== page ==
Father Sophrony on “Dogmatic Consciousness”

I introduced the phrase “dogmatic consciousness” yesterday – a phrase coined by Fr. Sophrony Sakharov to describe the acquisition of grace in a manner that is truly engrafted within our lives and mind. Today some more thoughts: The Dogmatic consciousness I have here in mind is the fruit of spiritual experience, independent of the logical brain’s activity. The writings in which the Saints reported their experience were not cast in the form…

The Patience of the Saints

Christ said, “In patience possess your souls” (Luke 21:19). Orthodoxy presumes patience on our parts. The services take patience – they last a good length of time and without patience your mind will never stop wandering. Catechumenates can take a while. Learning many of the things of an Orthodox way of life cannot be rushed. Only time can make a difference. These are hard words in a culture where time is money…

Hidden Saints

It is surely the case that most saints are hidden. St. Paul says that “our true life is hid with Christ in God” (Col. 3:3).  I believe that it is for our own sakes that these things are hidden. We’re told that the Theotokos “pondered these things in her heart” (Luke 2:19) which is a world away from walking around asking everybody, “What do you think about this?” There is much about…

We’re All In This Together

Some further thoughts on our connectedness, particularly in the Spiritual Life: The ontological unity of humanity is such that every separate individual overcoming evil in himself inflicts such a defeat on cosmic evil that its consequences have a beneficial effect on the destinies of the whole world. On the other hand, the nature of cosmic evil is such that, vanquished in certain human hypostases [persons] it suffers a defeat the significance and…

Orthodoxy and the Family

One of the topics not discussed much (even among the Orthodox) is the phenomenon of “mixed families.” I’m not sure if that is the right term, but it’s one I’m using. Among converts to Orthodoxy, many are the only Orthodox in their extended family. Occasionally a husband or wife enters the Church without the other, even though this is discouraged to some extent. Harder still, parents convert while children having already reached adulthood choose…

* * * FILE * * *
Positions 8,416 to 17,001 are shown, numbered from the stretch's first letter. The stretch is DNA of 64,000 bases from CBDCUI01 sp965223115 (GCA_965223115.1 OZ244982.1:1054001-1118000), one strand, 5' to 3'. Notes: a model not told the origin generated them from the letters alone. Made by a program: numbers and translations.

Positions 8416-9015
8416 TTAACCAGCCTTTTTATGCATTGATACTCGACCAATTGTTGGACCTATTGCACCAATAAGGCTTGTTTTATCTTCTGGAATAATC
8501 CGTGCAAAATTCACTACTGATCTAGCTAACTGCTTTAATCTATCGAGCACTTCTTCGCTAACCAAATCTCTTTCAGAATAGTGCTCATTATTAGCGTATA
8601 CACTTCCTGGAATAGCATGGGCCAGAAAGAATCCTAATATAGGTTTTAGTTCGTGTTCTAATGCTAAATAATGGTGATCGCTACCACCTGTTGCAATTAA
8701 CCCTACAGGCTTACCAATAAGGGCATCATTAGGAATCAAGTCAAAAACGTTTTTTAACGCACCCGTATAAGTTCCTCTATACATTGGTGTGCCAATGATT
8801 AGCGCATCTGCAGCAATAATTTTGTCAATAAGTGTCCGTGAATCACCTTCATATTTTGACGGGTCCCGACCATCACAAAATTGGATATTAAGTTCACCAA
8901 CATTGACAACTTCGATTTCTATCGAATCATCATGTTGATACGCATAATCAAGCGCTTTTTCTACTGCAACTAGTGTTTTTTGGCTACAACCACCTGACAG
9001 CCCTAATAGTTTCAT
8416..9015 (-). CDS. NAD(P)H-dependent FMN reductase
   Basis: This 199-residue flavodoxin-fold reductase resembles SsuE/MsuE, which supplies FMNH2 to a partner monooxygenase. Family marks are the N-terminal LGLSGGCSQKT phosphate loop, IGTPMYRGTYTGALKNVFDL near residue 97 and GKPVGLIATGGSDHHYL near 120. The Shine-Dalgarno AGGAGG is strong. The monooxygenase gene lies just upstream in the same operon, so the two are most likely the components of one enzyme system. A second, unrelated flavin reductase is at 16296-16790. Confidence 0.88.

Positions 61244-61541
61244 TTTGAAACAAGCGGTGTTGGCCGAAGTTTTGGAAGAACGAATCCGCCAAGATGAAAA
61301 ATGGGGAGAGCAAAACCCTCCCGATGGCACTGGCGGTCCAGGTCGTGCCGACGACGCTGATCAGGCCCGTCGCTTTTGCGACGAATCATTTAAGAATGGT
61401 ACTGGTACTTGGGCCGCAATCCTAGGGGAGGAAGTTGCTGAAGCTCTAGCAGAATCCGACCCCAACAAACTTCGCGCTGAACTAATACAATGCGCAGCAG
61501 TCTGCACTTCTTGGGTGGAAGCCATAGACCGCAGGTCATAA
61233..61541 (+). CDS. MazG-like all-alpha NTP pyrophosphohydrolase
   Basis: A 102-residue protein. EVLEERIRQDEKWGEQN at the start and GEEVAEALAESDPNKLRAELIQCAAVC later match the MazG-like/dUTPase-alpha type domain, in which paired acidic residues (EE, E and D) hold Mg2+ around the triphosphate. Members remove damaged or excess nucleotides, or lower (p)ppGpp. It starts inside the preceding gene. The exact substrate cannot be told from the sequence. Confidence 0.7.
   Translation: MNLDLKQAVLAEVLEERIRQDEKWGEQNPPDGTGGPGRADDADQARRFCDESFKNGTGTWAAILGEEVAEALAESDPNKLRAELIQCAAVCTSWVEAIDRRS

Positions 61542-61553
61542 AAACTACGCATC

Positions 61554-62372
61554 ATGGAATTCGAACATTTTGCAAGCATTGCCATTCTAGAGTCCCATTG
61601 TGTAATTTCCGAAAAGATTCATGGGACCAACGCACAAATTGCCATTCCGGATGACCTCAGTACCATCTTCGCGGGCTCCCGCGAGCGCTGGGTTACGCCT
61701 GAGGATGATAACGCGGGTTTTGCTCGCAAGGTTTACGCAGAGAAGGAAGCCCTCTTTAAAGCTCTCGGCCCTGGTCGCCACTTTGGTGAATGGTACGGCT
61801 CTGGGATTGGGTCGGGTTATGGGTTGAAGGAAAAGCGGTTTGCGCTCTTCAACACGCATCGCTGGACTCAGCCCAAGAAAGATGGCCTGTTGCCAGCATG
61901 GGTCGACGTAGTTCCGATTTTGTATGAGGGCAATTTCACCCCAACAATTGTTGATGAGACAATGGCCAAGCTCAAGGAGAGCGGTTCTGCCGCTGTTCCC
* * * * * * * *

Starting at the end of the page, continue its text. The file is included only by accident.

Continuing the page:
Can the Middle Class be Saved?

One of the hallmarks of Christ’s earthly ministry was the fact that harlots, publicans, “sinners” of various sorts, seemed to “get” his message a more easily than did the “righteous”: pharisees, sadducees, kings, scribes, etc. Indeed it is obvious that St. Paul, good rabbinical student that he was, had no idea that he was a sinner when Christ confronted him on the road to Damascus. “Concerning the law, I was blameless,” he…

My Thanks

I made the trip to SC and back today, spending about half the day with family at hospital. My father’s pelvis seems to be fractured rather than broken, but will require him to be in a rehab situation for some weeks. My mother will move down to be with my older brother (who is truly a Godsend in everyway). Their priest came to see them, their Orthodox sponsors (who are old friends…

Possible Hiatus

My father, James, fell and fractured his pelvis on Thursday. The long and short of it is the breakup of my parents’ household and moving them to other facilities, probably about 100 miles away from their home so they can be with my older brother and his family. I will be away, at least today, if not several days. Pray for Jim and Nancy and their journey (they are Orthodox). Pray for…

More on the Problem with God

I thought I would add some reflections to my earlier thoughts on “the Problem with God.” Generally I noted there that “God is a problem,” because He is not me, He is free, and He is Lord. That’s more than having a bull loose in a china shop, that’s a God who is free in the universe. I am convinced through the revelation of God in Christ, that this God loves me,…

Beginning to Pray

  I have always found the little classic Beginning to Pray, by Metropolitan Anthony of Sourozh, to be one of the best introductions to prayer. I first discovered the book in college and used it in a small study group. It has never ceased to be relevant to my situation in life. His opening paragraphs are worth a short read (and more). As we start learning to pray, I would like to…